Eugene Cho

in memory of carlos holguin | a year ago

On a Saturday, July 2, 2005, approximately 1.30AM, a local homeless man named Carlos Holguin died. There’s been much speculation how he died. Initial reports stated that he was badly injured as he was ‘burned in an accident while grilling with propane.’ Many of the local homeless community who knew and love Carlos thought otherwise believing there was a ‘hate crime’ involved.  In fact, they are certain of it.  The case is now closed with his death attributed to an accident. A week after Carlos’ death, we held a memorial service at our church for him. We were surprised how many people from the homeless community had gathered to pray and honor his life.

One conversation I had was with a man who was not homeless and he did not know Carlos at all. When I asked him, “Why are you here?”, he replied with this answer (paraphrase):

“Reverend, I’m here because I needed to be here. You see, I was once homeless many years ago and I remember how it used to be. Being alone. And no, I don’t know this man, Carlos, but I read the article about his death and felt I needed to be here to somehow let him know that his life mattered.”

Honestly, I didn’t know Carlos very well or “Los” as many in the homeless community called this dude.  We chatted a few times but one thing I knew about “Los” was that he was nearly always happy.  He was always smiling and encouraging people.  He called me “Rev” and shouted it at the top of his longs whenever he saw me.  He was always nearly drunk as well and could tell he was drinking away some of his pain.

There are times I’ll sit in my church office and wonder if what we’re doing as a church means anything at all. We are so far from being the church we ought to be but nevertheless, I find strength in knowing that in some way or another, we are communicating and demonstrating to ourselves and others that PEOPLE MATTER TO GOD and IF PEOPLE MATTER TO GOD, THEY OUGHT TO MATTER TO THE CHURCH. PEOPLE OUGHT TO MATTER TO QUEST…

As you soak in the words of GOSPEL this week that YOUR lives matter to Christ, may you be encouraged and convicted to speak those words of TRUTH to others in your lives – both friends and strangers.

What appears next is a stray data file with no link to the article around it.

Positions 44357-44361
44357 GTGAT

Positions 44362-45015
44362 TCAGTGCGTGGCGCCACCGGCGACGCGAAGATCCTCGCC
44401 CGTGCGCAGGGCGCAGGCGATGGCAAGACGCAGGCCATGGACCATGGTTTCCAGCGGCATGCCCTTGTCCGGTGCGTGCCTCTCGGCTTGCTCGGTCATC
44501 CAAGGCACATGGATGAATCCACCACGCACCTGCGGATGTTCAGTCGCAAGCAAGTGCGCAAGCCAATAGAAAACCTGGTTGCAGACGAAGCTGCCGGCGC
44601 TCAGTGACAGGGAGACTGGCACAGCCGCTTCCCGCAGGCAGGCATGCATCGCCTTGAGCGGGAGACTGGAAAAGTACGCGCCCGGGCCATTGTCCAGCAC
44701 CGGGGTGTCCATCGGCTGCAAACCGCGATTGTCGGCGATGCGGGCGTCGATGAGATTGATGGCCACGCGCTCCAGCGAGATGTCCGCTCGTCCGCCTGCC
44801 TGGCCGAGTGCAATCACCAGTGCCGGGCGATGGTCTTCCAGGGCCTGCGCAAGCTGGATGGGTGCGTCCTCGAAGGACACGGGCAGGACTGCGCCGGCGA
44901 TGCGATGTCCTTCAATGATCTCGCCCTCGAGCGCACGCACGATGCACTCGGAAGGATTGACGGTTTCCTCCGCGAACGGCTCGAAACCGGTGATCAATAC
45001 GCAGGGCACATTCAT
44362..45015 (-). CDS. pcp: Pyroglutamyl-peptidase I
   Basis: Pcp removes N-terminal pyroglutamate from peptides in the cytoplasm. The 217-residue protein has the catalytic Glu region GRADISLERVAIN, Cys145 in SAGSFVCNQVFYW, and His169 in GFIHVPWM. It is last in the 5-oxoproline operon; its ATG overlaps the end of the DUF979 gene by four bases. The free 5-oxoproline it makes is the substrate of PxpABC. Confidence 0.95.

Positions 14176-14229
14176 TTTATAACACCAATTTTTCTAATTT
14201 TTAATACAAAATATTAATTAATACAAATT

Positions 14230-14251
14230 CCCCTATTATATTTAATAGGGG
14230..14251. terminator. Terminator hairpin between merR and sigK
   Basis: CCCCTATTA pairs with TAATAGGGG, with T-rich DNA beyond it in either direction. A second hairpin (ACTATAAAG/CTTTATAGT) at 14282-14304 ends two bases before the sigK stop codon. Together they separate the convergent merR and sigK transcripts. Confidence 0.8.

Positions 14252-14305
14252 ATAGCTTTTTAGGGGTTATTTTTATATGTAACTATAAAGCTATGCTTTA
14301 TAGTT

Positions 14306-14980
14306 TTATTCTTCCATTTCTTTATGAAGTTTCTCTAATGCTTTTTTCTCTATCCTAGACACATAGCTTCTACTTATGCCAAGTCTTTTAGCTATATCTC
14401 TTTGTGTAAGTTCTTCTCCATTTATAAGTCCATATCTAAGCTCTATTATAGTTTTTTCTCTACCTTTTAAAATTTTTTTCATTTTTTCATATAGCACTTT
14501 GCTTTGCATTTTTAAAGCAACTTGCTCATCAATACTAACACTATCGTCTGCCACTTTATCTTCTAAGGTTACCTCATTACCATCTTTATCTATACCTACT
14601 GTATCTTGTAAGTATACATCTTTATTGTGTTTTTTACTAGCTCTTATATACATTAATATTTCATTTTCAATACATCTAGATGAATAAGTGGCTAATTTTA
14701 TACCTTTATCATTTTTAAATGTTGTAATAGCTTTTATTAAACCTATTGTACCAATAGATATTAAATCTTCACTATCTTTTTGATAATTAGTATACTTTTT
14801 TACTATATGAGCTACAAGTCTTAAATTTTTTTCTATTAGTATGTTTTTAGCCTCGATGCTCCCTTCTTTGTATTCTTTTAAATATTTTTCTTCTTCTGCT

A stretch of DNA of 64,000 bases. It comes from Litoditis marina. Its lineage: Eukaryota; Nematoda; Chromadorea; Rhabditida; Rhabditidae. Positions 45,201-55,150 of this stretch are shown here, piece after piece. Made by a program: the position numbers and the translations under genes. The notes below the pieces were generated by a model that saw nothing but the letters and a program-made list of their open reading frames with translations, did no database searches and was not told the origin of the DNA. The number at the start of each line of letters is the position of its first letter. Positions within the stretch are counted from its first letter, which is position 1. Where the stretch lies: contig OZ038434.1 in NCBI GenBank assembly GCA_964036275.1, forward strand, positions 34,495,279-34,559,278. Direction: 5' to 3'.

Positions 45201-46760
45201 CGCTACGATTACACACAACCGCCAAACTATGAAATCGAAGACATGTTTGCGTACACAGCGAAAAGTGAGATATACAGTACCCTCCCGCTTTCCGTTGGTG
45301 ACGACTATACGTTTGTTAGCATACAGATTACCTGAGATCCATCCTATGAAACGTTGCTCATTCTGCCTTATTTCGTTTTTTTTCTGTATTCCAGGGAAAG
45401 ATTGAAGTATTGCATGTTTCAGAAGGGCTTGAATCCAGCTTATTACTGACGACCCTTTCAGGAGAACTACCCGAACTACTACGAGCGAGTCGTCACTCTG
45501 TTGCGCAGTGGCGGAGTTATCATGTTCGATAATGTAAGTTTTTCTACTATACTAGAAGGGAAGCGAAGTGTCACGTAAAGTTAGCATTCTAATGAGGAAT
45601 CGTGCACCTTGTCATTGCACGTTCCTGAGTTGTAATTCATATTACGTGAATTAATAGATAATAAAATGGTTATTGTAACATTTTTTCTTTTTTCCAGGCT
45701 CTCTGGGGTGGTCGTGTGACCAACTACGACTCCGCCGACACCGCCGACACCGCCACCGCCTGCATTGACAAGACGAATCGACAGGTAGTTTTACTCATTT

Filed under: church

One Response

  1. Carlos Holguin was my uncle. A year and a half ago my family and I heard the news of my uncle.The family was very upset with the way the seattle police took the case.We are still very, sad and hurt about uncle los and his death.Because it was a bad way to die. We all couldnt understand how the seattle police dept took it so blunt.We would love justice to be handed down to the person who did this to the los.Our uncle the coolest of all uncles,brother,cousin,and father of carlos Jr.I can remember all the great times me and the los had.He was a great person.He would always come home back to michigan,to pay a short vist and party with all of us.There is no way that there was any propane involved with his death.Seattle Police didnt care because the thought he was just another homeless man.That was not true carlos was a worker,and the job rate failed here in michigan.So he ended up some how on one of the fishing boats in seattle.The police who ever they where that day should of did there jobs.But they where to dumb and shouldnt waved it off as another homeless mans death.That to all the others who held the service for our beloved unlce los thank you very much the the church

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Collaboration.

col·lab·o·ra·tion
kəˌlabəˈrāSH(ə)n/
noun

the action of working with someone or a group of others  to produce or create something.